Revelstoke CentreFrom skiing and snowmobiling to mountain biking and hiking, Revelstoke is attractive to visitors for many reasons and tourism is important to the community’s economic health. To support this industry and people seeking careers in it, Okanagan College in Revelstoke is launching a new two-year Tourism Management Diploma and is receiving $40,000 in support from Columbia Basin Trust for a virtual classroom.

“This mobile lab is part of a new program that will help address the shortage of trained staff in the tourism industry, a sector that we heard is a priority for Revelstoke,” said Aimee Ambrosone, Columbia Basin Trust Director, Delivery of Benefits. “Kudos to the College for creating an innovative, collaborative learning environment that will provide access to training locally to help meet the workforce needs of local tourism-based businesses while supporting the economic well-being of the community as a whole.”

The funding will go toward setting up a high-tech lab equipped with digital equipment that will enable students to access blended-learning resources like online content and videoconferencing. Instruction will be flexible and up-to-date, will draw from the best resources and instructors, and will better represent today’s technology-based work environment.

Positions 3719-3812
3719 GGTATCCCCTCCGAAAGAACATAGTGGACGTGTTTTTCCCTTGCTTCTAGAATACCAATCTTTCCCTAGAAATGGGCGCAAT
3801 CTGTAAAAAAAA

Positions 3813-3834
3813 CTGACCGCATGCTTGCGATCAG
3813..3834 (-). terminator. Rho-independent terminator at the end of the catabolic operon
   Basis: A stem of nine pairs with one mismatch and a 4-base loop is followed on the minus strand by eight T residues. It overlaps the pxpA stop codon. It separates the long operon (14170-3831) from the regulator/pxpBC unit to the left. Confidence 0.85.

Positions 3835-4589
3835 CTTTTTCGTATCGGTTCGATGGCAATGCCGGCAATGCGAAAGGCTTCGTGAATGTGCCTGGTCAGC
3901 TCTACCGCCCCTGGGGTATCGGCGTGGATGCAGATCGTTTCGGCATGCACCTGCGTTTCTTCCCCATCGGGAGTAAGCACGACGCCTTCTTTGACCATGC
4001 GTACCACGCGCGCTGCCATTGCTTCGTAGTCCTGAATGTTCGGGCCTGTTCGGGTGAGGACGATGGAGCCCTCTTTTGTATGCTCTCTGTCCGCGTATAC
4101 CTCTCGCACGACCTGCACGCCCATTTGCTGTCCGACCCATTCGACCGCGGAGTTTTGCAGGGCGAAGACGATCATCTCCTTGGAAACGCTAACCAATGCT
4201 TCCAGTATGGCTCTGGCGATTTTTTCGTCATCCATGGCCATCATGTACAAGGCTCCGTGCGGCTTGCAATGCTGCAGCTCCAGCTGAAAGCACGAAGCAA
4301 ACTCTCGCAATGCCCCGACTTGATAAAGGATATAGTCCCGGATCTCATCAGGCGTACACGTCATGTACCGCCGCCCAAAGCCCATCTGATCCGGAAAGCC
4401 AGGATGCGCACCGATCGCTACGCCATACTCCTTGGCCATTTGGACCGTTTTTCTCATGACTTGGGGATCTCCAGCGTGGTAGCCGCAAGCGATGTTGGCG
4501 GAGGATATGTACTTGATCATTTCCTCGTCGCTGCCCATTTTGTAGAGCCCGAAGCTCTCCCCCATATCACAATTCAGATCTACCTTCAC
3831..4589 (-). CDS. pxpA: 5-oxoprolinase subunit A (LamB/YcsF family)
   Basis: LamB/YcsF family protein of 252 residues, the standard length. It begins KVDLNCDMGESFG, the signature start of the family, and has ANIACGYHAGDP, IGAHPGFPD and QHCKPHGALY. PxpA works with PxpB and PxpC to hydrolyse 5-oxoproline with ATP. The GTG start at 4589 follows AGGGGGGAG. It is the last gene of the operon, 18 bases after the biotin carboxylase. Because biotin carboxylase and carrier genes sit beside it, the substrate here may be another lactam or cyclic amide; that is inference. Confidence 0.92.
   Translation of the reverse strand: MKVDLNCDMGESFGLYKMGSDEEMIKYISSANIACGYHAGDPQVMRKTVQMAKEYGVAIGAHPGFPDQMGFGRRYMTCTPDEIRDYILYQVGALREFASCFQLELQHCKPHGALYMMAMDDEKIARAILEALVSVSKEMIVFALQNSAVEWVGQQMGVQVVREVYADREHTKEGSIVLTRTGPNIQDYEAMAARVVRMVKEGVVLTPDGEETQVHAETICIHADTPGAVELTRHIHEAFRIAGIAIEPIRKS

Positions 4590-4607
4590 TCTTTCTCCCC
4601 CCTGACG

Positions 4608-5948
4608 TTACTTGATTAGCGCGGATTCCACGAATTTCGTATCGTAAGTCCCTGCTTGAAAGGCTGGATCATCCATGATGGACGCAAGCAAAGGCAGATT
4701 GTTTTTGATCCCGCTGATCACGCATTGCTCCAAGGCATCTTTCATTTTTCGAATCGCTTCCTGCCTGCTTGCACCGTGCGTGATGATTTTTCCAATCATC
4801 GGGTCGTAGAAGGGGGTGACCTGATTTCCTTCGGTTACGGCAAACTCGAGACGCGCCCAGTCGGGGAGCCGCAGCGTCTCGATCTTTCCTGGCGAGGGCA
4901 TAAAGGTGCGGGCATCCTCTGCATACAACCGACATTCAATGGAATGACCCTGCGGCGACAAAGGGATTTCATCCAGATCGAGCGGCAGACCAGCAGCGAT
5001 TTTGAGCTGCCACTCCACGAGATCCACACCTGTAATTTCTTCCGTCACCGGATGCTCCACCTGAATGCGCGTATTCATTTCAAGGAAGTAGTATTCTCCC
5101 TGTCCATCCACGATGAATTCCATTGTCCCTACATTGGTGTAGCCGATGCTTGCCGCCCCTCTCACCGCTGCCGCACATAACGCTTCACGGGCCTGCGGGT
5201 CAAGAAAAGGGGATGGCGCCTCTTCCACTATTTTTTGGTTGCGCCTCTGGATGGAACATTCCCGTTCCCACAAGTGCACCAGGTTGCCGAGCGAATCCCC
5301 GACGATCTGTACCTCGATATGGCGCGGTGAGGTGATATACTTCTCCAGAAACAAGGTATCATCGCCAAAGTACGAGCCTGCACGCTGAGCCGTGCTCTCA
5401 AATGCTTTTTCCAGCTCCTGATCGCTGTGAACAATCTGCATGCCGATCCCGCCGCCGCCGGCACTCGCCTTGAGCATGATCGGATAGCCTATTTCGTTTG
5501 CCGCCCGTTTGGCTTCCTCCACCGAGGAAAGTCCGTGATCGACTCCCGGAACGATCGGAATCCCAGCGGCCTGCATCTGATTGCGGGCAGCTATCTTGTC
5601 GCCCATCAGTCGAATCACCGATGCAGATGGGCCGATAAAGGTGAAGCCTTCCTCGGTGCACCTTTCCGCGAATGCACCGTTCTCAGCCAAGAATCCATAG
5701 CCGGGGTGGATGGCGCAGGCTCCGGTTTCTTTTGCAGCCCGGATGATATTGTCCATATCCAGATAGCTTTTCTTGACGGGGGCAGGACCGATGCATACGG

The lab will also be mobile, meaning it can be set up at off-campus locations to meet a variety of training needs. Students will be able to learn at different job sites, while employers and community organizations will be able to receive on-site training customized to their needs.

“Launching this full-time program in Revelstoke will answer significant industry demand for managers in the tourism and hospitality industries,” said Joan Ragsdale, Okanagan College’s Regional Dean for Shuswap Revelstoke. “Together with a donation from the Revelstoke Credit Union, the Trust’s contribution has made this mobile lab possible.”

Launching in fall 2019, the program will allow students to attend school in the tourism sector’s shoulder seasons and build work experience during the busier winter and summer months. Learn more about Revelstoke centre and the Tourism Management Diploma program.

Columbia Basin Trust supports the ideas and efforts of the people in the Columbia Basin. To learn more about the Trust’s programs and initiatives, and how it helps deliver social, economic and environmental benefits to the Basin, visit ourtrust.org or call 1-800-505-8998.



UBC researchers create washable sensor that can be woven into materials

UBC doctoral student Hossein Montazerian takes a close look at a tiny sensor embedded into a fibre.

UBC doctoral student Hossein Montazerian takes a close look at a tiny sensor embedded into a fibre.

Device will impact composites manufacturing and health-monitoring industries

Forget the smart watch. Bring on the smart shirt.

Researchers at UBC Okanagan’s School of Engineering have developed a low-cost sensor that can be interlaced into textiles and composite materials. While the research is still new, the sensor may pave the way for smart clothing that can monitor human movement.